I literally lapped up lunch the other day in my friend Sally’s backyard. She served a cold beet/cucumber soup with buttermilk and dill that was her version of a Polish classic, Zupa Letnia. I’d never tasted it, never heard of it, never knew a root-based cold vegetable soup could be fresh, light and utterly delectable.
It’s one of those things that sounds . . . interesting. I’m here to tell you that it was so off the chart delicious I haven’t been able to stop thinking about it since. The beet’s earthiness is transformed into a scarlet dream of a soup. Based on the Polish soup, Zupa Letnia, part of the appeal for me is that Sally put it together in a way that I can relate to. Some of this, some of that, whatever sounds good, put some in. At the heart of the soup, however, are the beets, cucumber, and some buttermilk.
I asked her for a recipe. Trying to remember the how and what was a challenge, but she came up with one. That’s the problem with intuitive cooking. Once in a while you make something worth repeating and if you don’t have it written down there’s no way you’re going to remember the nuances of the process weeks later.
Here it is in all its glory with Sally’s comments italicized. You have to taste it to believe it. And, please, feel free to mess with this all you want – make it your own local, seasonal, summertime soup.
Beet & Cucumber Soup ala Sally L.:
All ingredients for this soup are in season and available locally.
Ingredients: Beets; buttermilk; cucumber; plus, a mix of possibilities that you may add, or not, in various quantities: lemon juice, vinegar, balsamic, potato, fresh dill, tabasco, salt & pepper. Sally also added a little chicken stock which she says she might omit next time.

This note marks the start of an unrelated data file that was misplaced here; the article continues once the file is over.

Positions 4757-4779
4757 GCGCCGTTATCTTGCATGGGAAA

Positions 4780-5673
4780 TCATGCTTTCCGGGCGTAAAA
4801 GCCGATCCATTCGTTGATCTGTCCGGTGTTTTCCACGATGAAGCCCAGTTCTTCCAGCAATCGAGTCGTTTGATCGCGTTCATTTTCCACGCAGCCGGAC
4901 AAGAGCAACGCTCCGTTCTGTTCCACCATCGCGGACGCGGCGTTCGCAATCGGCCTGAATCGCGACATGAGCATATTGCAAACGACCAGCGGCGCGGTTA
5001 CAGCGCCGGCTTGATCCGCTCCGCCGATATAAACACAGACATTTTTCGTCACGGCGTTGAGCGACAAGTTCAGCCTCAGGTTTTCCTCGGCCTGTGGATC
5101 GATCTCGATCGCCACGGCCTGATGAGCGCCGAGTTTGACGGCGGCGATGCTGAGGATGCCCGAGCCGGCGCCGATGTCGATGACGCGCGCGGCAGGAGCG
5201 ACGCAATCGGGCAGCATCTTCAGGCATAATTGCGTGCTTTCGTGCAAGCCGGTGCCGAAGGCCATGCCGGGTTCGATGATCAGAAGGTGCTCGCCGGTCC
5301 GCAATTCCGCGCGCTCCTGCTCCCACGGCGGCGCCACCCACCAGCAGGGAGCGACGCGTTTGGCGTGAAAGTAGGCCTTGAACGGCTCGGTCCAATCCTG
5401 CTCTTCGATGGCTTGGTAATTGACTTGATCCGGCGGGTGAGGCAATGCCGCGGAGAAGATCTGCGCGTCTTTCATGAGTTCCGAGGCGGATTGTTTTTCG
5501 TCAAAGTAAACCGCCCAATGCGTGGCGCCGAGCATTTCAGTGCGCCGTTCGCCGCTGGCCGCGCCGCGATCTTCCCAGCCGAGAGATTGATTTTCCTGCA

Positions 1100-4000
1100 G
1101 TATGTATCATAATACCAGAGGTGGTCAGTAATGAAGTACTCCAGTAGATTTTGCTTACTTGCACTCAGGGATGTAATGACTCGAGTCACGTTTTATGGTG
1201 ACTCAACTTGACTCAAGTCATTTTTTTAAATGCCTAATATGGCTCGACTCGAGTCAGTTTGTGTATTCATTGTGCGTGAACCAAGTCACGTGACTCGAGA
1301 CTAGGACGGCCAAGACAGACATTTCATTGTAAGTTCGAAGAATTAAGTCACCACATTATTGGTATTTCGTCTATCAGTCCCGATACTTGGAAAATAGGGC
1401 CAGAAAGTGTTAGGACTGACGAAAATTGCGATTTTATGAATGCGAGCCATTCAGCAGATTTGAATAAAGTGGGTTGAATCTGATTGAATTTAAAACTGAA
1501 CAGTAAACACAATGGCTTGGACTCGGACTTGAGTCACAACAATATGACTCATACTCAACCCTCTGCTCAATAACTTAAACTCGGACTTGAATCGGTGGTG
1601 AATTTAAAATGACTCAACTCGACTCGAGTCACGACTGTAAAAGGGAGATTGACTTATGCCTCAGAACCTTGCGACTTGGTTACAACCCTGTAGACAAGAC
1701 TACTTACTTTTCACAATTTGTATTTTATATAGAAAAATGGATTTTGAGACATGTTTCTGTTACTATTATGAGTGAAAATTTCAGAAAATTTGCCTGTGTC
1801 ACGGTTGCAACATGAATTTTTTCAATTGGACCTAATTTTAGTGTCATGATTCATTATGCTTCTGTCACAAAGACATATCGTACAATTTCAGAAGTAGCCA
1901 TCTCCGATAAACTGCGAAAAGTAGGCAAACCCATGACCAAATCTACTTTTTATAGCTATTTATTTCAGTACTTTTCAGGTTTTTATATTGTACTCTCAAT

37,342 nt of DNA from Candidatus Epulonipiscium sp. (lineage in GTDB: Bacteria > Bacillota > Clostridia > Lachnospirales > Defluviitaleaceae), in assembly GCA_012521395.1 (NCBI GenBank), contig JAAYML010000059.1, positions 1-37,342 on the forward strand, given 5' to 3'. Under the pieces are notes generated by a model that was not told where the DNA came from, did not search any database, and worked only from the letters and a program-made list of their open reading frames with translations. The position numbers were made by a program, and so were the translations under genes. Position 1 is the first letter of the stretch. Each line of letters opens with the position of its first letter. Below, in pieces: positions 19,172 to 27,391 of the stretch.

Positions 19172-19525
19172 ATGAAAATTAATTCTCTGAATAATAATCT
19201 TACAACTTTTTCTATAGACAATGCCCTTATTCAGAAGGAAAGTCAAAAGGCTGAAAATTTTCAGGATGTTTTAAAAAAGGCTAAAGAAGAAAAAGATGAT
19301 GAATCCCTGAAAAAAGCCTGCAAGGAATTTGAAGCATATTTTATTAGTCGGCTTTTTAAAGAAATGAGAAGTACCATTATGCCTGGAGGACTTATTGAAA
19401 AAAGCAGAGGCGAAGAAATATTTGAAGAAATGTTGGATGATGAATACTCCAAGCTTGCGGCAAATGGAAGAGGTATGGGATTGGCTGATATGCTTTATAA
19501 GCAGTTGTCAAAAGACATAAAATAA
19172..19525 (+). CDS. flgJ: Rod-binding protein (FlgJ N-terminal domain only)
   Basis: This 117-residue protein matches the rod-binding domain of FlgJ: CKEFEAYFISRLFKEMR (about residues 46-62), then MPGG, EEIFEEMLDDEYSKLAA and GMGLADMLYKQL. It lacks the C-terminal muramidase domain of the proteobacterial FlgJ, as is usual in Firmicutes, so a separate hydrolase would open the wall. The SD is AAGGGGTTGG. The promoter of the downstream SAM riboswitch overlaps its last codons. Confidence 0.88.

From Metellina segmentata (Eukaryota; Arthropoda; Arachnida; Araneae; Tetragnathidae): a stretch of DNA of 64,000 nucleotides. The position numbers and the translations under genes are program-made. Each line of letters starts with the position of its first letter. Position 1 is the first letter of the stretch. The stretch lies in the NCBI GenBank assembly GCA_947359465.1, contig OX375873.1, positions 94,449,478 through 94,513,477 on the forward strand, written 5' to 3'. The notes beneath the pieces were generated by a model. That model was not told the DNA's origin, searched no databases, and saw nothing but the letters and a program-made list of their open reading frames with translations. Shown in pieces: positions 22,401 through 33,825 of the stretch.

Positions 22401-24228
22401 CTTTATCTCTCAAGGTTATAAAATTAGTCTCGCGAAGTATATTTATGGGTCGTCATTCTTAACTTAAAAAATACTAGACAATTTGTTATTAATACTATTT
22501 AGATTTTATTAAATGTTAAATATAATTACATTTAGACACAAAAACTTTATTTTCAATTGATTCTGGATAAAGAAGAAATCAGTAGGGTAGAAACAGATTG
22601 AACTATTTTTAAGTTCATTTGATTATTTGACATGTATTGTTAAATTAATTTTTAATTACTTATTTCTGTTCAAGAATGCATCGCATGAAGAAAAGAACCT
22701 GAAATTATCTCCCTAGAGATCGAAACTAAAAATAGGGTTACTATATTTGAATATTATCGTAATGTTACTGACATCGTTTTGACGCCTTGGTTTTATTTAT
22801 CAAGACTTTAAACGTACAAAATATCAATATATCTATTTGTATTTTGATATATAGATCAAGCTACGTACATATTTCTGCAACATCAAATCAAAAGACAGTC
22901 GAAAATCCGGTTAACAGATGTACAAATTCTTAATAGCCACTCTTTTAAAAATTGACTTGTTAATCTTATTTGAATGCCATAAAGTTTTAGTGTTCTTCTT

I boiled about 3 medium beets in salted water until tender, cooled and peeled them.
These went into the blender with about 3 cups of buttermilk. ( My brand was Sunshine, 1% cultured lowfat buttermilk. I loved it because it was not too acidic, but you can adjust for that later if needed.)
Also into the blender:
1 2/3 English cucumber, slightly peeled
1/4 cup lemon juice
2 Tbsp seasoned rice wine vinegar
1 tsp balsamic syrup
2 small waxed potatoes, cooked, not peeled
2 Tbsp chopped fresh dill
3 shakes tabasco sauce
Salt & pepper
The little extra things were added to give the soup some depth of taste, as I thought there was a chance it could be a bit bland. But I think you could simplify it if you wanted to share it. For example, I think you could lose all or some of these—the rice wine vinegar, balsamic syrup, potato, lemon juice, and bouillon— ramp up the dill, and add a bit of sugar if needed. The sour cream isn’t necessary, just pretty on top, but I guess it could be yogurt or buttermilk. I considered putting mint in it, which might have been good, too. You see what kind of cook I am. I didn’t put a lot of salt in, but what I did add was really necessary, and the bouillon base was also salty.
(More information about this Polish soup at Zupa Letnia.)
And then she served dessert: Vanilla & Honey Greek Yogurt with fresh berries. All of it, summer bliss.